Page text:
# Sitting Vs Standing

Posted: 9/25/2009 7:22:45 AM

Joined: 8/31/2009

For now I'll just settle for the fact that if I wave my hands near the pointy bits it goes WoooOOOooo.

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Edit: Okay Fred I can't resist having another stab at it just for fun :)

Here's goes... The theremin's field is the space surrounding an electric charge that exerts a force on objects with the ability to hold an electric charge (i.e. hands).

The theremin relies upon the electromagnetic force,a fundamental property of the universe or a physical property of spacetime. The electromagnetic force is the means of communicating the behavior of the hands to the theremin instrument.

With regular touch, say for instance my finger tips touching the neck of my violin, is it not this same electromagnetic force that operates? At an atomic level there is no 'touch' when I play violin. The charged electrons in the molecules interact with the charged electrons in the violin neck repelling each other. Our senses perceive this force as touch. It is the electromagnetic force that communicates the behavior of the bow and the hands to the instrument.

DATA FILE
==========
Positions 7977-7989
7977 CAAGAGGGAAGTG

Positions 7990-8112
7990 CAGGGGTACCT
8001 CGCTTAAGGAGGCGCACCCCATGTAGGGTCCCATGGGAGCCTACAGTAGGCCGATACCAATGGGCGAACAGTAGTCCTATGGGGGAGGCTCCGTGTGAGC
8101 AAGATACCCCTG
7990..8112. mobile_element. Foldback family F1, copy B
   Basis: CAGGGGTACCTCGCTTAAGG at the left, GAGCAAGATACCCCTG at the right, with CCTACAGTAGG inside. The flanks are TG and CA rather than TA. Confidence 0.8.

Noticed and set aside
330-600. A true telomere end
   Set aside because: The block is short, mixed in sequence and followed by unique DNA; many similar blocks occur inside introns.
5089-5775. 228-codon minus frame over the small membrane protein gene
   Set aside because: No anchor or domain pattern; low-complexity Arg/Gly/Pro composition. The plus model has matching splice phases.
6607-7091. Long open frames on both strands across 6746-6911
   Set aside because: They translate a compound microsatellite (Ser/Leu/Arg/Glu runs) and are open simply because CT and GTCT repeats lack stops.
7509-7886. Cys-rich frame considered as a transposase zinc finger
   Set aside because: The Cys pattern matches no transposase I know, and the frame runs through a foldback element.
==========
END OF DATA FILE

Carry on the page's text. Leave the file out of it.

If the theremins electromagnetic field is part of the theremin instrument, and I see no reason to not include it, when we play the theremin do we not touch the instrument so lightly, below the threshold of perception but the same underlying physics are governing?
Posted: 9/29/2009 1:13:56 PM

From: Oakland, California

Joined: 1/2/2009

I've tried both standing and sitting in my short career, and found I prefer sitting. I seem to have more *repeatable* control over the pitch if I'm sitting. I learned at first while sitting, and then when I tried standing, I lost control over the pitch using the hand fingerings I was used to. I suppose I could learn to control while standing, but why make it difficult?

I play a Burns B3 Deluxe, and always position myself with the volume knob directly in front of my navel, about 18" away from the box, and then tune the pitch knob for "zero". But as someone else pointed out, the knees can exert some influence over the volume antenna - which I found to be the case. So my playing position includes extending my left leg out from under the volume antenna by unbending my knee. This leaves my right foot available to work my FX pedals, which doesn't seem to effect the pitch much, if at all. I sit on a drummer's throne, set somewhat higher than a typical chair, so I can still "lean" forward and back to control really low notes.